Julian Edwin "Cannonball" Adderley
Posted By: Maria Reams on October 18, 2007 |
After his music studies in Tallahassee(1944/48) he became a high school band director at the Dillard High School/Fort Lauderdale (1948/50)in his native Florida , following in the footsteps of his educator-father(a trumpet player),before moving to New York in 1955. He initially planned to pursue graduate studies in Manhattan; but after sitting in with Oscar Pettiford's band at the Cafe Bohemia, the alto saxophonist became an instant sensation, hailed by many as the musician most likely to be the mantle of the late Charlie Parker. Despite misguided promotional efforts to christen him as "the new Bird," Adderley clearly had his own approach to the horn, which drew on the inspiration of Benny Carter as well as Parker. He took advantage of his early notoriety, however, by forming his first quintet, which featured his younger brother Nat Adderley on cornet.
While the group struggled economically, Cannonball did draw the attention of Miles Davis,who featured the alto saxophonist in the immortal Miles Davis sextet (alongside John Coltrane and either Red Garland, Bill Evans,or Wynton Kelly) for two years beginning in late 1957.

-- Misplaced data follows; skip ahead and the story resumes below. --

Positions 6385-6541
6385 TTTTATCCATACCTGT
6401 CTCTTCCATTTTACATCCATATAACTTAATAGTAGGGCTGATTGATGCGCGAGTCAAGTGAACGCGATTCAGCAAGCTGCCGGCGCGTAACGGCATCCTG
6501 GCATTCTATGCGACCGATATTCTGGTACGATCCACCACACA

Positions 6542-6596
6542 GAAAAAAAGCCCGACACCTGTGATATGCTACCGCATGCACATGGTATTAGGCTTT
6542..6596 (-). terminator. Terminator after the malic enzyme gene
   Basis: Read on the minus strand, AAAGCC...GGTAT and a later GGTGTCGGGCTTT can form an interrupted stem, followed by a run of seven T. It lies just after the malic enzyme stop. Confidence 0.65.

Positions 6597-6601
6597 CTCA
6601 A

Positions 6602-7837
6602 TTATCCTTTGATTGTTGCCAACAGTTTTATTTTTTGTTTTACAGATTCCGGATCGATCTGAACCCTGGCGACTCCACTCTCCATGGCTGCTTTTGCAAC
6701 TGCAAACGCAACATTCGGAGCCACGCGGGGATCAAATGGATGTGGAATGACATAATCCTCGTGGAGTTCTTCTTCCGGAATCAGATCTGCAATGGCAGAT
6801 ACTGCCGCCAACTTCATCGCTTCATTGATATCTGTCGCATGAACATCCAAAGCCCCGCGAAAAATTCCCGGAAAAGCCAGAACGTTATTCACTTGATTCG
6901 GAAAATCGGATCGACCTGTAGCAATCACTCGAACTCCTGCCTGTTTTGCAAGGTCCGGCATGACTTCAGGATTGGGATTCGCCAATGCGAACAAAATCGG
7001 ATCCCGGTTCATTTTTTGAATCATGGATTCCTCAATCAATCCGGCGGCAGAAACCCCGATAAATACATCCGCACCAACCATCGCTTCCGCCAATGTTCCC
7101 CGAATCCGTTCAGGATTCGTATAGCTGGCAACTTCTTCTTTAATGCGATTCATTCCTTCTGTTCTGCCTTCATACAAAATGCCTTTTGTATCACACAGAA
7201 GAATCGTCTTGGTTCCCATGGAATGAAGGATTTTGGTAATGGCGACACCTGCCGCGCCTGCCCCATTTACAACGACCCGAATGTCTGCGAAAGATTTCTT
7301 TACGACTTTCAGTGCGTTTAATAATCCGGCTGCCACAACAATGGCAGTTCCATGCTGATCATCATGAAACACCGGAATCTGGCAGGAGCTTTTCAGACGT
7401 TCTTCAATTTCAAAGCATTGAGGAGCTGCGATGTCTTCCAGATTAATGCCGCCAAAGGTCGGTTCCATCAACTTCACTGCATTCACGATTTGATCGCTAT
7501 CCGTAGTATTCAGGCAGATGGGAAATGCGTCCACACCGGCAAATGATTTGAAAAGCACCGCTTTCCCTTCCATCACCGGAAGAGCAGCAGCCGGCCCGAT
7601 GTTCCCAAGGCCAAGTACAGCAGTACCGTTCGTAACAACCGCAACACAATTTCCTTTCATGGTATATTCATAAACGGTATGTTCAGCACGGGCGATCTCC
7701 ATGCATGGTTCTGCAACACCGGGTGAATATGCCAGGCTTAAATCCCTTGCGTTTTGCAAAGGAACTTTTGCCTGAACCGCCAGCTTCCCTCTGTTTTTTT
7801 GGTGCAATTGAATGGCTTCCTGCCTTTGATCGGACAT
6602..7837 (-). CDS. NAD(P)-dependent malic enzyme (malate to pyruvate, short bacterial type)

In September 1959, Cannonball left Davis and reunited with Nat in a new Cannonball Adderley quintet. Recorded live one month later at San Francisco's Jazz Workshop, the band became an immediate success with their version of Bobby Timmons's sanctified waltz "This Here" and a leading practitioner of what came to be called soul jazz. Numerous other hits followed over the next 16 years as the band occasionally swelled to sextet size (with the inclusion of Yusef Lateef or Charles Lloyd) and featured such important pianist/composers as Barry Harris, Victor Feldman, Joe Zawinul,George Duke, and Hal Galper. Sam Jones and Louis Hayes formed the original rhythm section, to be succeeded later by Victor Gaskin,Walter Booker, and Roy McCurdy. At the heart of the group's success throughout its existence were Cannonball, one of the most impassioned alto (and, later, soprano) saxophonists in jazz history, and Nat,whose infectious compositions (including "Work Song" and "Jivesamba") formed a critical part of the band's book.
Adderley also served as a prominent spokesperson for jazz through extensive television work and residencies at several universities.Shortly before his death following a stroke, he had recorded his original music for "Big Man," a "folk musical" based upon the life of John Henry.
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